FEMA head 'not sure' we'll ever have enough masks, ventilators to fight coronavirus

'Will we ever have enough? I'm not sure,' FEMA Administrator Pete Gaynor says

FEMA Administrator Pete Gaynor was unable to give an exact number of the masks his agency is distributing or how much demand there is for masks and other personal protective equipment amid the coronavirus pandemic.

"It is a dynamic and fluid operation. ... Since I've been here, we've been shipping continuously," Gaynor said on CNN's "State of the Union." "I can't give you a rough number. I can tell you it's happening every day."

"These are finite, limited resources," he said of N-95 masks and ventilators on "Meet the Press." "Will we ever have enough? I'm not sure."

Gaynor speaks as President Trump and Housing and Urban Development Secretary Ben Carson listen during a coronavirus task force briefing at the White House, Saturday. (AP Photo/Patrick Semansky)

Vice President Mike Pence, leader of the White House coronavirus task force, said on Saturday that Health and Human Services had ordered "hundreds of millions of N-95 masks that will be made available to health care providers across the country."

The masks will be allocated through FEMA.

"Just listened to Peter Gaynor, FEMA administrator, on Meet the Press. Are you feeling better? I am not," political scientist Norman Ornstein of the American Enterprise Institute wrote on Twitter.

"We'd be better off with Gloria Gaynor running FEMA. At least she would honestly outline our chances of survival," filmmaker Jeremy Newberger wrote.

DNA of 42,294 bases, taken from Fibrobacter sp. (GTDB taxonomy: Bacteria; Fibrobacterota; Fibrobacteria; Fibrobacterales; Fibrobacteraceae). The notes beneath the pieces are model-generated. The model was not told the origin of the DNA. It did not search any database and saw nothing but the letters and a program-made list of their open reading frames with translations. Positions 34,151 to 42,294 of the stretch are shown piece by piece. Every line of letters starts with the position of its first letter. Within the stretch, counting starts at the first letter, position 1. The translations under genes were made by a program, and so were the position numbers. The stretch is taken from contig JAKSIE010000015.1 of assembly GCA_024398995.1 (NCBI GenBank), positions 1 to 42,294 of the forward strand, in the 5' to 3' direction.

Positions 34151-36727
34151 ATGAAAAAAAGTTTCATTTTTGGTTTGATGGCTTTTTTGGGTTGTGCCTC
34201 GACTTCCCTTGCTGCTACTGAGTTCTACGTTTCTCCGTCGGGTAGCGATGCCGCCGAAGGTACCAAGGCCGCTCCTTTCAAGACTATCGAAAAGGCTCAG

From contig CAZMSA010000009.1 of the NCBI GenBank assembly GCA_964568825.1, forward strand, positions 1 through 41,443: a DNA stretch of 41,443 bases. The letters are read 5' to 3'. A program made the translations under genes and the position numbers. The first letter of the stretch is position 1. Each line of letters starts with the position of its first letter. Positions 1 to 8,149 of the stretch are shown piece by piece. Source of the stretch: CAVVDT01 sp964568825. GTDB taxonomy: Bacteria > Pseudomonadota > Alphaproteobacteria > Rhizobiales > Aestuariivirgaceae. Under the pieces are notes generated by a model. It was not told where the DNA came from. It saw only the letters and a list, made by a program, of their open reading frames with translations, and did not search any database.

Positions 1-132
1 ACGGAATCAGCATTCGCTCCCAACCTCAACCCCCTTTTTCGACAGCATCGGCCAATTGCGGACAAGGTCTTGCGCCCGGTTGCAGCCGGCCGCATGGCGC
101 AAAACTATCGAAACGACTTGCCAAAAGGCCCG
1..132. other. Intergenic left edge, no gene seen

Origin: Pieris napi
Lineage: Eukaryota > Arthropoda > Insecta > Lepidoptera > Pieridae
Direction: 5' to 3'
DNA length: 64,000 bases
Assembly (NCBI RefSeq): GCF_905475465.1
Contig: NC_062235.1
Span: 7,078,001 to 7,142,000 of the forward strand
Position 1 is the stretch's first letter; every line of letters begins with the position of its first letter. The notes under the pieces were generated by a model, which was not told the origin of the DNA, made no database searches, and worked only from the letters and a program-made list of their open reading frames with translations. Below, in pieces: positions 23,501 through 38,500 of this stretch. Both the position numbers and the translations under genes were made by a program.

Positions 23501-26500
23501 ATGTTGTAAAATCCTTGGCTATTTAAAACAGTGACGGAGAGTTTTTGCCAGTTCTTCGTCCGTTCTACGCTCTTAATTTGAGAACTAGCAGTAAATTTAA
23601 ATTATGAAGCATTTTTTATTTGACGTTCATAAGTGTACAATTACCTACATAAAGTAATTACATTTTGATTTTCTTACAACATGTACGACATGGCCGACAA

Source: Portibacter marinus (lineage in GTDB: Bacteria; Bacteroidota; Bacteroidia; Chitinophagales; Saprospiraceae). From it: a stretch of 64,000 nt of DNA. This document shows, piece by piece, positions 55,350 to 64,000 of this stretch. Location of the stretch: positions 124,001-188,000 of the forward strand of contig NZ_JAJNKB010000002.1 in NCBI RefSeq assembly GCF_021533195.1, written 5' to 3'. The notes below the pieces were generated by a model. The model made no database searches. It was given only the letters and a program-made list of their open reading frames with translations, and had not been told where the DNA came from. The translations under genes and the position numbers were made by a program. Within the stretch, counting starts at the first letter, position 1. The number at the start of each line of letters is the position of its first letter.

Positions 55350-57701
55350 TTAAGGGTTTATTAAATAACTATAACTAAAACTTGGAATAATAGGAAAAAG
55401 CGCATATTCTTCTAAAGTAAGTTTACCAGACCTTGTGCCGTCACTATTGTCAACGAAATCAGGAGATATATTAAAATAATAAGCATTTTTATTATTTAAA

Trump invoked the Defense Production Act last week, but Gaynor told "Meet the Press" they have not had to use it and companies have volunteered.

"Will we have to use it? Maybe," Gaynor said. "We are working to source from all different kinds of manufacturing."


The coronavirus pandemic has advanced Sunday after the U.S. and Europe are reporting soaring new cases, prompting a scramble in some regions to set up additional hospital beds and replenish much-needed medical supplies.

In the U.S., where multiple states have ordered residents to stay indoors, New York Gov. Andrew Cuomo said the government is "literally scouring the globe looking for medical supplies." Health care workers from Oklahoma City to Minneapolis sought donations of protective equipment. Staff at a Detroit hospital began creating homemade face masks for workers. Even rural hospitals were strained as people increasingly felt the pandemic closing in.


President Trump declared a national emergency under the Stafford Act in response to the growing coronavirus pandemic earlier in March, allowing the White House to mobilize FEMA and direct federal aid to states hit by disasters and health crises.

The Associated Press contributed to this report.